A Mediterranean diet includes vegetables, fruit, nuts, seeds, fish, olive oil and whole grains
A Mediterranean diet includes vegetables, fruit, nuts, seeds, fish, olive oil and whole grains

Mediterranean diet 'may reduce risk of breast cancer returning'

Study reinforces earlier work which suggests diet may play an important role in cutting cancer risk

Jane Kirby
Sunday 05 June 2016 11:31
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A Mediterranean diet rich in vegetables, fish and olive oil may reduce the risk of breast cancer returning, a small study suggests.

Research on more than 300 women with early-stage breast cancer reinforces earlier work which suggests diet may play an important role in cutting cancer risk.

Presented at the American Society of Clinical Oncology (Asco) conference in Chicago, the study involved 199 women eating their normal diet and 108 who ate a Mediterranean diet.

A Mediterranean diet includes vegetables, fruit, nuts, seeds, fish, olive oil and whole grains, while being low in red and processed meat, and with alcohol kept to a minimum.

People who are considered to get maximum benefit from the diet have less than one drink a day for women, or one to two for men, and fewer than three servings of red meat per day.

They also eat several servings of fruit and vegetables per day, one serving of wholegrains and up to four servings of fish per week.

In the latest study, carried out at Piacenza Hospital in Italy, women who were in remission from breast cancer were tracked for three years.

The results showed that during that time, 11 patients suffered cancer again who were following their normal diet, while no women in the Mediterranean diet group experienced a relapse.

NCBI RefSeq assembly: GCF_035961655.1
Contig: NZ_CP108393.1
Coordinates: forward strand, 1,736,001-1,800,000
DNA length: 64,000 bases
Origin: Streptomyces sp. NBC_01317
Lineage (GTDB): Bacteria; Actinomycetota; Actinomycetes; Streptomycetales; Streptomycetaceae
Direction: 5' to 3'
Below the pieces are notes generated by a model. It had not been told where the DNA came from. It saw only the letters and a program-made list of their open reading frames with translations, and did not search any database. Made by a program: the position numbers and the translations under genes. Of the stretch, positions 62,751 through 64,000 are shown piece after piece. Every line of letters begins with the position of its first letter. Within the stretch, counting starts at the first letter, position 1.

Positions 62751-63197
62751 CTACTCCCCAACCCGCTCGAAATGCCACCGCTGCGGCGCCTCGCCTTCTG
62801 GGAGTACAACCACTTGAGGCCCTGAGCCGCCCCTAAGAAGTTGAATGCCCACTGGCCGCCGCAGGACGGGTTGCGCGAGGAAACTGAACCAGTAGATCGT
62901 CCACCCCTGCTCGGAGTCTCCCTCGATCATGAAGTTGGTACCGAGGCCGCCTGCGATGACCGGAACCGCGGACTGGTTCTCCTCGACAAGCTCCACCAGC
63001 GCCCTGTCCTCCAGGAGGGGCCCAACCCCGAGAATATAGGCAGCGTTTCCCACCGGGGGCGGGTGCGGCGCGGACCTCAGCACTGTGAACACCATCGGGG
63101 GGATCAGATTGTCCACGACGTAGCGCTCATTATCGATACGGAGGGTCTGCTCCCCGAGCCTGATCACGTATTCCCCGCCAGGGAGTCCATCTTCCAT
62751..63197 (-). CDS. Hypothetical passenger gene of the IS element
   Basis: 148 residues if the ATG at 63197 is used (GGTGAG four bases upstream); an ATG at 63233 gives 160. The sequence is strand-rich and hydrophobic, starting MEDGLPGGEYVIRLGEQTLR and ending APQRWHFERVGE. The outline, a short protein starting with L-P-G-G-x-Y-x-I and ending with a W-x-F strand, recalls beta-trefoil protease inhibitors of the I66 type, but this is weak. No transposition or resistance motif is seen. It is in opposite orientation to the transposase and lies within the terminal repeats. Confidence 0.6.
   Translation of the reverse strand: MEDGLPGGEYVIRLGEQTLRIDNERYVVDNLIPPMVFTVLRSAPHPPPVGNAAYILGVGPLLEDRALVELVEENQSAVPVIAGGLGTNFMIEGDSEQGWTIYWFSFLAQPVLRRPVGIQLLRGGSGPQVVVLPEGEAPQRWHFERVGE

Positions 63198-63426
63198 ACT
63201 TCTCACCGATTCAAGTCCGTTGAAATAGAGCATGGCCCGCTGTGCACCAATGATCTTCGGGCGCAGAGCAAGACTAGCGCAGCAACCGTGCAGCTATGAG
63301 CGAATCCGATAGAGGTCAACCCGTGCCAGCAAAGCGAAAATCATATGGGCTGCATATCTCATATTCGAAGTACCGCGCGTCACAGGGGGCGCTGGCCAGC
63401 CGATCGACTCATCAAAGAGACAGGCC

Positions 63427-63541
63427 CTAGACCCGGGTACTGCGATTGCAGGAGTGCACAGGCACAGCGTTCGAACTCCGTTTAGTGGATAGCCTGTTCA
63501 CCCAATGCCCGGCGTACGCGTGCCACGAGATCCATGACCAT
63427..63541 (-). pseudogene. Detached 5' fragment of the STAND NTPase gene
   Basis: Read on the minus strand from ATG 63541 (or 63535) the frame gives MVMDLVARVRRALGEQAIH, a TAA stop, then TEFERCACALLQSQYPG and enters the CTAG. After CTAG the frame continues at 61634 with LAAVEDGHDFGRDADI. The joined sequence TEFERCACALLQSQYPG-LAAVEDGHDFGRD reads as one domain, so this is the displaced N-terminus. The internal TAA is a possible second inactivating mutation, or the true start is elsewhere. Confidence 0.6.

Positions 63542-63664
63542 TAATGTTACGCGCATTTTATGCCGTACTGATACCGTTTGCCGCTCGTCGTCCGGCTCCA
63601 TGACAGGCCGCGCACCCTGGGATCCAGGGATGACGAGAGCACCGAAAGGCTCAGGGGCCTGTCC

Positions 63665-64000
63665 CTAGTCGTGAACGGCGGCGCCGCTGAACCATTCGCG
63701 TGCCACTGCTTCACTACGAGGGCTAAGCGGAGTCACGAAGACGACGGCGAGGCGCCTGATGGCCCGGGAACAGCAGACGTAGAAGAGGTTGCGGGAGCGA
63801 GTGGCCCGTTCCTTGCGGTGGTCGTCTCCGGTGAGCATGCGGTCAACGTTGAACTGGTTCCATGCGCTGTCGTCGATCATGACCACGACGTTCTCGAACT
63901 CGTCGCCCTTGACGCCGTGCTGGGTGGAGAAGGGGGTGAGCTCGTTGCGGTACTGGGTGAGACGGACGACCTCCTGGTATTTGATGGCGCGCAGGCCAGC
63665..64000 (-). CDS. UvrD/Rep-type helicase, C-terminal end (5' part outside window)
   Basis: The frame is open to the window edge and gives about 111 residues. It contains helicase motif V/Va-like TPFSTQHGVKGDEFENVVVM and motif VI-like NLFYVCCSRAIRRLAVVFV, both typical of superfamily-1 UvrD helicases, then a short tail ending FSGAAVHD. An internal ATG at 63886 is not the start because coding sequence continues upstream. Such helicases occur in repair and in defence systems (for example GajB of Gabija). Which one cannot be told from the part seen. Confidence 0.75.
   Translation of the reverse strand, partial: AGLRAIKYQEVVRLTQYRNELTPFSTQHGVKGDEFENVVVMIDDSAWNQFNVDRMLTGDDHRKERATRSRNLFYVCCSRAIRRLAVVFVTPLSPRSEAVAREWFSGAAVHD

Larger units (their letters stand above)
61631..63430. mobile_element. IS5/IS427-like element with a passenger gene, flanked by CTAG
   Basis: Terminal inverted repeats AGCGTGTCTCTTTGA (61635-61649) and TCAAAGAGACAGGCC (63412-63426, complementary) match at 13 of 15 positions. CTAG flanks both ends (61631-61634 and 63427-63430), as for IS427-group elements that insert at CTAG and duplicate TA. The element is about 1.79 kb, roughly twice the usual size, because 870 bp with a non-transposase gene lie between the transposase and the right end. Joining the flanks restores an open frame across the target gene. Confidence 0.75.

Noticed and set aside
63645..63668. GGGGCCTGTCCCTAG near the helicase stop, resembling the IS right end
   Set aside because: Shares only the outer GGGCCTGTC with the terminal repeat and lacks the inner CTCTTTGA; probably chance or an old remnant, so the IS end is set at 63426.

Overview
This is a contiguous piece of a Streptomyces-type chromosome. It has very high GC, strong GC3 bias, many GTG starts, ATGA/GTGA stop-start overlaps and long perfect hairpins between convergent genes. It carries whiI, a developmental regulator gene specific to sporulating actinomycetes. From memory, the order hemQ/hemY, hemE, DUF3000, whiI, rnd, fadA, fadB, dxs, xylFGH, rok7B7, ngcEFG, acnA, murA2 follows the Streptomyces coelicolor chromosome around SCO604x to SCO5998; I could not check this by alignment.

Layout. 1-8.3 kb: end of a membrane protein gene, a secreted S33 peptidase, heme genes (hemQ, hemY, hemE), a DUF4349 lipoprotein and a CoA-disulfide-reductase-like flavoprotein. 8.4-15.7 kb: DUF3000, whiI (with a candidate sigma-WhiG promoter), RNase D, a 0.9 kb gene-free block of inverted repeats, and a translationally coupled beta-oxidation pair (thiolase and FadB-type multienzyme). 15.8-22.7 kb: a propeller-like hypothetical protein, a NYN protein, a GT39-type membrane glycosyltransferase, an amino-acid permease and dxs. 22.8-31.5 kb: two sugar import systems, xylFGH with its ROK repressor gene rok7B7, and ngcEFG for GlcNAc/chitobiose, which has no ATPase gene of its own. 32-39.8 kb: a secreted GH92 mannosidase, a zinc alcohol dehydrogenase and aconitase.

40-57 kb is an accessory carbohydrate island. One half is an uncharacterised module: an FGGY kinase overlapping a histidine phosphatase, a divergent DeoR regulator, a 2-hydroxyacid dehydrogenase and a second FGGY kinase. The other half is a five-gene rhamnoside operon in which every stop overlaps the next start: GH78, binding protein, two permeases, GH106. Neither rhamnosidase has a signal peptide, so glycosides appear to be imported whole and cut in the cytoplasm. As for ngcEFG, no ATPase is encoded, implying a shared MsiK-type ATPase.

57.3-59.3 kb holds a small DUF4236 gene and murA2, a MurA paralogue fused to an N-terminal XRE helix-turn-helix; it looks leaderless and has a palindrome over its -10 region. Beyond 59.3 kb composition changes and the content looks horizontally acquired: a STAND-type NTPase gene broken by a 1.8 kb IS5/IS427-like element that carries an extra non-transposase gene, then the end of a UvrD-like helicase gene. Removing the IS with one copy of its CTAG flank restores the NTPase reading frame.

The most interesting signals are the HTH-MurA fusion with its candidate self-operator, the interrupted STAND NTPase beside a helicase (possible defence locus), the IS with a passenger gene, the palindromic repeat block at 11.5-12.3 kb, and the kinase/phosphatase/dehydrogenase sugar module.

Research published last year in the journal JAMA Internal Medicine also found that eating a Mediterranean diet supplemented with extra virgin olive oil was associated with a lower risk of breast cancer.

The study, led by the University of Navarra in Pamplona and the Spanish Biomedical Research Centre in Physiopathology of Obesity and Nutrition in Madrid, Spain, compared women whose families consumed one litre a week of olive oil, compared with women on a low fat diet.

Of more than 4,000 women, researchers found that those on the Mediterranean diet with extra olive oil appeared to have a 68% reduced risk of breast cancer.

Responding to the latest Italian study, Samia al Qadhi, chief executive of Breast Cancer Care, said: "For many women with breast cancer, fear of the disease returning is one of the biggest issues they face after treatment.

"So anything that helps us understand how to lower risk of recurrence in women who follow a Mediterranean diet rich in fish and olive oil is a welcome addition to our toolbox.

"However, this is a small study which only followed women for three years. We look forward to seeing results of longer term studies.

"Lifestyle choices like eating a well-balanced diet, taking regular exercise and maintaining a healthy weight can all help reduce the risk of cancer coming back, but they can't prevent it completely."

Professor Arnie Purushotham, Cancer Research UK's senior clinical adviser, said: "The preliminary results of this small study suggest that a Mediterranean diet could lower the risk of breast cancer returning, but we'd need much longer follow-up than three years to confirm the diet's impact.

"Further studies with more women are needed to understand more about the impact that diet can have on breast cancer survival and the biological reasons behind this."

Dr Erica Mayer, Asco's breast cancer expert, said: "The whole topic of lifestyle interventions for breast cancer survivors is a very important one.

"There is substantial research going on into what we should be recommending to breast cancer survivors."

But she said studies to date have been conflicting and the latest study had some problems with its methodology.

"It is not clear whether there is a specific diet or foods to eat or not to eat to prevent recurrence," she said.

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